| Looking at the future (AFP)
New Delhi, Dec. 24: There is a new kid on the block who threatens to take on the two leading technologies—global system for mobile communications (GSM) and code division for multiple access (CDMA). It is code named 802.11b and has a stylish name: Wi-Fi.
The term Wi-Fi is shorthand for wireless fidelity. Wi-Fi covers a set of design rules formally known as 802.11, which were developed by the Institute of Electrical and Electronics Engineers, a non-profit group.
Nicholas Negroponte, who heads the Media Lab Asia project, predicts that ‘wi-fi’ technology will bring in another revolution in telecom industry. Craig Barret, head of Intel, the company that manufactures computer chips, has identified this technology for developing countries to spiral the broadband growth.
Both of them are betting their money on ‘wi-fi’ technology or 802.11b which refers to a family of wireless local are network (WLAN) specifications.
In India, wi-fi has been allowed under the citizen band worldwide known as industrial, scientific and medical (ISM) band in the range of 2.4-2.4835 gigahertz.
This band does not require any spectrum clearance from the wireless planning commission (WPC).
For immediate use, the government seems to have found the technology with right combination to bridge the digital divide. It has directed that the Vidya Vahini project to connect 60,000 schools with internet and intranet should use the 802.11b technology.
However, the Cellular Operators' Association of India (COAI) is concerned by the development but not alarmed. “It has been termed as a disruptive technology in US that has spoilt the 3G party. It has the potential to emerge as a big technology, but the real strength is yet to be examined. In India, it has to yet establish as a technology,” said T.V Ramachandran, COAI director general.
Recently on a visit to India, Craig Barre,chief of the largest chip manufacturing company Intel, had said developing countries will lead the broadband revolution and in India this revolution will start with technologies like asymmetric digital subscriber line (ADSL) and 802.11b.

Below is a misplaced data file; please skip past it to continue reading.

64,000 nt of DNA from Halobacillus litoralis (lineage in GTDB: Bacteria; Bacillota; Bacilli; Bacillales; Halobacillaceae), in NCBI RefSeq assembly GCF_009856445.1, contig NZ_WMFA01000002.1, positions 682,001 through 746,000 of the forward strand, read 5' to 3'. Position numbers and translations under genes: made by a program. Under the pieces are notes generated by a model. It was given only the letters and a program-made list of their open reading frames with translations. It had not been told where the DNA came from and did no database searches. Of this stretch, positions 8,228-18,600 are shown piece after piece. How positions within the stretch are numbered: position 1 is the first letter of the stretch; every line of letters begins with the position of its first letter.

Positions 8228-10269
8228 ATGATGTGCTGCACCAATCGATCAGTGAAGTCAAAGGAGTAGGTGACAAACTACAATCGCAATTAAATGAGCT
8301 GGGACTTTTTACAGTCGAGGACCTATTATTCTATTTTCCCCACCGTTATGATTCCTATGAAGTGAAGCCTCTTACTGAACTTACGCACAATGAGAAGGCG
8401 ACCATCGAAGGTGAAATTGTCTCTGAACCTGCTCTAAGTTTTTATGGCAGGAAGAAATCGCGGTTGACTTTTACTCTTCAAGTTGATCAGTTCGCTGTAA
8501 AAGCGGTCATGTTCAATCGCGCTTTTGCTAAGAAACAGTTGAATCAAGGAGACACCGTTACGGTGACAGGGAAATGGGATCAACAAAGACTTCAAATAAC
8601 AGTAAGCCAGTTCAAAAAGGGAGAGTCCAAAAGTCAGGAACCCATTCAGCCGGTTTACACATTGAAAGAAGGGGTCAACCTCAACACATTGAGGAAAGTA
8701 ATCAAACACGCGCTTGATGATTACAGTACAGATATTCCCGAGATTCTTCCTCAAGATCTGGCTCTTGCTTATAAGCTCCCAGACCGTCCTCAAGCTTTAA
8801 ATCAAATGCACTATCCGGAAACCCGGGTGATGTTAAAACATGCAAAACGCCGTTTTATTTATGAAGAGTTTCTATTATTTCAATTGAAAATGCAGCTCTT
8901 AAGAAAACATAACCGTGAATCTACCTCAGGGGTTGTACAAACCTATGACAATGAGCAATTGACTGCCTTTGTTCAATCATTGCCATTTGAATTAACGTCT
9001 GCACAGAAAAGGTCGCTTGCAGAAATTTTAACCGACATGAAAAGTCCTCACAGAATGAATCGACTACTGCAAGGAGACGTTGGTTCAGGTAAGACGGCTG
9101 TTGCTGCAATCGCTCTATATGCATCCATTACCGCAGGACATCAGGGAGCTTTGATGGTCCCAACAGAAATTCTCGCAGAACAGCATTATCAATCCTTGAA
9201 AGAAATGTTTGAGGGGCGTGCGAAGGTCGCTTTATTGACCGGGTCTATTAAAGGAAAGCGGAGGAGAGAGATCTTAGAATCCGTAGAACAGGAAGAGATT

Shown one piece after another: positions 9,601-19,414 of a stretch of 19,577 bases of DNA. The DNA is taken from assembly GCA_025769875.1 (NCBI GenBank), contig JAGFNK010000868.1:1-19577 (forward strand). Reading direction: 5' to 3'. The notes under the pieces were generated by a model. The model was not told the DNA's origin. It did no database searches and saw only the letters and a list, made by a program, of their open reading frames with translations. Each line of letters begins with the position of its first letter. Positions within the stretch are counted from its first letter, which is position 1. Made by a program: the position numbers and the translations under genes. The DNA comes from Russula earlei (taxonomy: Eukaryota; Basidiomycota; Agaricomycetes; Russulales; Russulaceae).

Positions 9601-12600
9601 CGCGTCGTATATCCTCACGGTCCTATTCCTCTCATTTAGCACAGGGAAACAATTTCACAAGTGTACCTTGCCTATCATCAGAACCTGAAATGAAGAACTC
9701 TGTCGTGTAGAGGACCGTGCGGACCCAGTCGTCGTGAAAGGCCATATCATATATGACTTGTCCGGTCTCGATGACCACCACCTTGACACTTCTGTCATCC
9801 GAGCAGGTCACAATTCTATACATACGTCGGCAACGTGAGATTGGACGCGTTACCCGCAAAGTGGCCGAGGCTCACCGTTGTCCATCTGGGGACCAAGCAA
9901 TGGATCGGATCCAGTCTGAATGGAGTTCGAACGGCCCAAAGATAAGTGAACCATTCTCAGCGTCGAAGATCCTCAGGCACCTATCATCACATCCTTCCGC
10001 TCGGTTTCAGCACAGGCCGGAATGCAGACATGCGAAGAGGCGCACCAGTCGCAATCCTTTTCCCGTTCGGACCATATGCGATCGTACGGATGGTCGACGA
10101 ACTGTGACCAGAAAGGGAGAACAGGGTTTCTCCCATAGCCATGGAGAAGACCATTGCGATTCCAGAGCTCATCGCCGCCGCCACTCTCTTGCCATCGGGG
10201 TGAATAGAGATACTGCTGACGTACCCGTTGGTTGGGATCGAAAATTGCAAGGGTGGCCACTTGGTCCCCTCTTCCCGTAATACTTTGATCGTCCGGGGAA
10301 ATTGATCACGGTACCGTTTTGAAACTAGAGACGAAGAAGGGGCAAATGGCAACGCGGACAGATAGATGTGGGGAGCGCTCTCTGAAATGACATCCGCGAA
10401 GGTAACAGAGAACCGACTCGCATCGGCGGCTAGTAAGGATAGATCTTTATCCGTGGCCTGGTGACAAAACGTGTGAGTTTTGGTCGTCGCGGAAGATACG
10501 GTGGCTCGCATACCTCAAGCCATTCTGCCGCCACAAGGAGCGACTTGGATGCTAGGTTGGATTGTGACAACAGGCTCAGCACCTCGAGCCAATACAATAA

Wi-fi operates at up to 11 million bits per second—or about eight times the speed of DSL and cable modems. But today’s wi-fi chips demand more power which makes them unviable to be used in small devices like cellphones.
But companies worldwide are experimenting with special base stations that help to expand the range of wi-fi’s. A few companies in the US are busy developing chips that can allow the operators to carry voice and data traffic on wi-fi networks.
Wi-fi and mobile phone technologies—CDMA and GSM— may be used simultaneously to help the growth of teledensity in India.
Dilip Sahay, the technical expert with the Association of Basic Telecom Operators (ABTO), agrees that this is a possibility.
“The wi-fi technology as on date can offer a maximum coverage of 500 metres but scientist and software engineers are working to develop the necessary equipment that can help to expand the coverage and also to provide access to a switch,” said Sahay.
“Though wi-fi was introduced to remove the wire while roaming in a local area network like university campuses, it is being developed as powerful technology and can be used in rural areas where the mobility is less,” adds Sahay.